Apparently, frontman Brian Molko once described Placebo's music as, "Punk pop for postponed suicides," and, although others may see them as more of a neo glam-rock outfit, his is an apt description, though clearly they "swing both ways".
I mistakenly lost interest in Placebo when the meandering acoustic guitar of the first album failed to live up to the incredible action of the first single Nancy Boy, but after watching this, you could say I have been "reconverted".
The DVD covers a selection from last year's album Sleeping With Ghosts and tracks going back to the second album, from which Pure Morning is drawn. What's recorded here is the passion of a great band performing at their most fluid and cohesive. Placebo produce a fierce undertow of rhythmic intensity which is hypnotic and engaging, while Molko sings the world of the (not always) dysfunctional outsider, and proves that having one American parent doesn't necessarily disable the irony gene.
Molko's voice is an odd mixture of nasal North American campness and an unstinting strength and clarity. He never strains, and clearly loves to get that connection going with his audience, not only with his full-bodied, shameless lyrics, but also with some hastily (?) learned (and badly pronounced) asides to the (French) fans who clearly appreciate his efforts.
Swedish-born bassist Stefan Olsdal generates a good driving bass line, adding depth to Molko's deliciously thrashy and distorted guitar rhythms and melodies. Ex-Breed drummer Steve Hewitt keeps very much to the fore, providing superb percussion, with broken up and "disco-ey" punctuation that is never just a passive backdrop.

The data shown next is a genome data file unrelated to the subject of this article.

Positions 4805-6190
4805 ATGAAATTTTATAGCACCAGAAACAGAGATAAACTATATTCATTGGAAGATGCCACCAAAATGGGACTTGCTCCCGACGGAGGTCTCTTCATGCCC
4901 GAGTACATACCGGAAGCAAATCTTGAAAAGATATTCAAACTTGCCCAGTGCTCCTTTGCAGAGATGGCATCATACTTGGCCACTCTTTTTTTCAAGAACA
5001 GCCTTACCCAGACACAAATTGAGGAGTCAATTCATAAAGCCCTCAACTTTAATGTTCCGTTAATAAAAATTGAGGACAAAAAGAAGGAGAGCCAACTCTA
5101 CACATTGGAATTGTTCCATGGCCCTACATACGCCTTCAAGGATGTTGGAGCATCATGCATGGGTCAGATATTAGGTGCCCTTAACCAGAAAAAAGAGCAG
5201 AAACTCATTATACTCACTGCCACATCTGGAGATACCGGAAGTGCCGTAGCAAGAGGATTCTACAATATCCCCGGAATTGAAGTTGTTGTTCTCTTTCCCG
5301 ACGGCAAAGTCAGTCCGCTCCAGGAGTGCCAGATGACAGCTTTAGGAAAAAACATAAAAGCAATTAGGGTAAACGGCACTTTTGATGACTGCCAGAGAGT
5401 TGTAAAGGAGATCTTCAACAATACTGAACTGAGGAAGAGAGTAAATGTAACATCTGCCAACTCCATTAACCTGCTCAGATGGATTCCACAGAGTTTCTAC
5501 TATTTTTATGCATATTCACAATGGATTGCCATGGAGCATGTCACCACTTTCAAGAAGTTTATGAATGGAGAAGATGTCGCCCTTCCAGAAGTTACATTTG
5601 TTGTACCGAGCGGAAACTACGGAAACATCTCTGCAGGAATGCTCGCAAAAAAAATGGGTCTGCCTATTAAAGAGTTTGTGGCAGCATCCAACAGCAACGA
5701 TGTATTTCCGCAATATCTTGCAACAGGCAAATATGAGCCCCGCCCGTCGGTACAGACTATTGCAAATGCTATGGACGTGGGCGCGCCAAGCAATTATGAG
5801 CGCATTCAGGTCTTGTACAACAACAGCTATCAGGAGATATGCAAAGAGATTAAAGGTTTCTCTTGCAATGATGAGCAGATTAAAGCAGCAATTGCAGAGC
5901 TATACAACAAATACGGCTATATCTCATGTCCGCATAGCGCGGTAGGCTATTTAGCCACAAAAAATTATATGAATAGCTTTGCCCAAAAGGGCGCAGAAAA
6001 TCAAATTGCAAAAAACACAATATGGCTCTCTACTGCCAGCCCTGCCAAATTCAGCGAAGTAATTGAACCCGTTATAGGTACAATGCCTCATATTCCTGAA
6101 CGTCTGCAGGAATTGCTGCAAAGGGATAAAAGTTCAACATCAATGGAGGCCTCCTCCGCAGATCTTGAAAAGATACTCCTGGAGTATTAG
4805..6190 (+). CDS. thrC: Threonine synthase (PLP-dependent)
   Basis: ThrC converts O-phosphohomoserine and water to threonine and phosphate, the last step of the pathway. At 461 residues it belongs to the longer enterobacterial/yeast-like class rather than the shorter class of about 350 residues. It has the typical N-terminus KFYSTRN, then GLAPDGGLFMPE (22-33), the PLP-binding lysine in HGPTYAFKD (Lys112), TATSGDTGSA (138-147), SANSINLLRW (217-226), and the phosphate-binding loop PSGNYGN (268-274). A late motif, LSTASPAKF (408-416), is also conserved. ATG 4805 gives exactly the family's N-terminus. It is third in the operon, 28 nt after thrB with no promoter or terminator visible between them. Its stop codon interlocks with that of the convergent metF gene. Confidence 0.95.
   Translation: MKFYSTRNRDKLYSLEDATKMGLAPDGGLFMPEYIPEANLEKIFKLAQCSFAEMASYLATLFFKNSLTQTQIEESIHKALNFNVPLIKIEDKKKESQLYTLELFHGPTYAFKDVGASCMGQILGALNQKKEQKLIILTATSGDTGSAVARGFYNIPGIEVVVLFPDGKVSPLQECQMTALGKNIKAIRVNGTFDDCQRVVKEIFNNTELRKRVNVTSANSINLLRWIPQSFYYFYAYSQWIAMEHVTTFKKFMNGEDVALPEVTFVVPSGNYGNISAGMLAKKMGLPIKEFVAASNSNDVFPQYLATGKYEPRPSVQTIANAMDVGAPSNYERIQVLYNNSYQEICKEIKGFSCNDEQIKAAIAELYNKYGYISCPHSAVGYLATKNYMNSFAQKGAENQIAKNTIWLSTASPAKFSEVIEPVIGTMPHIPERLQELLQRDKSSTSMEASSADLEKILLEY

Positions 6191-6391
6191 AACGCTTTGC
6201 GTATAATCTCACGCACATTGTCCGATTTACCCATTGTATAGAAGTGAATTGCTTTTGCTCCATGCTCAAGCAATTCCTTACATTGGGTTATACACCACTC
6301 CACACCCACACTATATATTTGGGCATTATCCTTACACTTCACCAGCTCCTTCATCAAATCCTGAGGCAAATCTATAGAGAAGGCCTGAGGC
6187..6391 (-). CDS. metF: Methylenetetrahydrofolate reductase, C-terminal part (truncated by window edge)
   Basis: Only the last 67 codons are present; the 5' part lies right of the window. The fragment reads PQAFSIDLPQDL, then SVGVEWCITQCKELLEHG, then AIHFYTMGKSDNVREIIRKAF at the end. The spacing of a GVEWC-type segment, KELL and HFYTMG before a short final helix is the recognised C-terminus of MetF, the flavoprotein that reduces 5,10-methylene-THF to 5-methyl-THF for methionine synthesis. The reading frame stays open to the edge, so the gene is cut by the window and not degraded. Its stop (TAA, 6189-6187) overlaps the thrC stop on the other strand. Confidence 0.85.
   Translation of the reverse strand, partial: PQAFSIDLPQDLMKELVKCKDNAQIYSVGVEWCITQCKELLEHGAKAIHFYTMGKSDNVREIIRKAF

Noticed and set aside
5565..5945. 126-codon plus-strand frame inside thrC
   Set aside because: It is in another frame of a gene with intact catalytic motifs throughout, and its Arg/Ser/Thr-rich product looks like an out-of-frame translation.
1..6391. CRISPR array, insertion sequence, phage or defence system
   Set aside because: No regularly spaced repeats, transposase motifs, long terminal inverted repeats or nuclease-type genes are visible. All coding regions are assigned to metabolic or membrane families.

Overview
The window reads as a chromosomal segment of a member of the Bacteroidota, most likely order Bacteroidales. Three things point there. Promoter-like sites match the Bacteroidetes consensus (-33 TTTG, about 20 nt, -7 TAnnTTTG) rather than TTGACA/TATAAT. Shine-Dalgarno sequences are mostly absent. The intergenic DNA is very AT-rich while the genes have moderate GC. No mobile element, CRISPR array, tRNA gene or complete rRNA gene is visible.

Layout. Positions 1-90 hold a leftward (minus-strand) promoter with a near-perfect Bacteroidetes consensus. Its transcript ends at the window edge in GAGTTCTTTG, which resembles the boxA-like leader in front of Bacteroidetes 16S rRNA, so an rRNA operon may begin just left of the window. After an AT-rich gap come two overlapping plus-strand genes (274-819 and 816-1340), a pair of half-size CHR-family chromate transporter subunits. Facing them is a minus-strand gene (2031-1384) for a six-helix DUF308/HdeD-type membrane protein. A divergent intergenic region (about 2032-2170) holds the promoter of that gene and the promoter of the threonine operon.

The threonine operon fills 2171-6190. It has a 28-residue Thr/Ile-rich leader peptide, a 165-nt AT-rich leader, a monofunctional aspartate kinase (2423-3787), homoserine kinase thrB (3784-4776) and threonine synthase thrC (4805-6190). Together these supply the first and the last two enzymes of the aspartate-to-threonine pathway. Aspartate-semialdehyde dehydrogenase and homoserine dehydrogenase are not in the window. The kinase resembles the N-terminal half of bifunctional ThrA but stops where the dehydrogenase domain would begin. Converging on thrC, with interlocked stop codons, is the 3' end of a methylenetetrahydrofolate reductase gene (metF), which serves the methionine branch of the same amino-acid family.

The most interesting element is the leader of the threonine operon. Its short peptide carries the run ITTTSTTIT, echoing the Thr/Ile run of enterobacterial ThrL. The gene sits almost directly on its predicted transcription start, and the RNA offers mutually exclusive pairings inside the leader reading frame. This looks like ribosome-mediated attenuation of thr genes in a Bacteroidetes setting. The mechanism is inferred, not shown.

So they are the upsides, but here's the downside: the editing of the concert footage itself all but destroys the atmosphere of the night, by ceaselessly jumping around from one obtuse one-second image to another. First there's the obscured drummer's elbow, then there's the out-of-focus singer just before he jumps out of view, and then there's the sudden zoom outs from the back of the audience... It's like a bad night at Top Of The Pops, circa 1970.
This seems to be a juvenile attempt to visually mimic the visceral energy and mania of the performance, but it's very irritating and the inclusion of grainy fractured monitor footage (which could have worked nicely) has the same impact, for the same reason.
Thankfully the second half is much, much, better (from around Black-Eyed onwards), with longer shots of things you can actually see, like some interesting and amusing shots of the absorbed or self-conscious fans, and of course, Placebo themselves. In the climactic finale, The Pixies' Black Francis comes on stage and the line-up burst into a superb rendition of Where Is My Mind, drawing an electric response from the grateful crowd.
The additional documentary (perhaps 10 minutes too long) is an enjoyable bit of extra on-the-road footage, including an "intimate" gig in a packed Seattle nightclub (605 people), the band's bemusement at their massive popularity in Mexico, and so on.
All in all, this DVD is definitely a buy, in spite of the bad editing in the first half.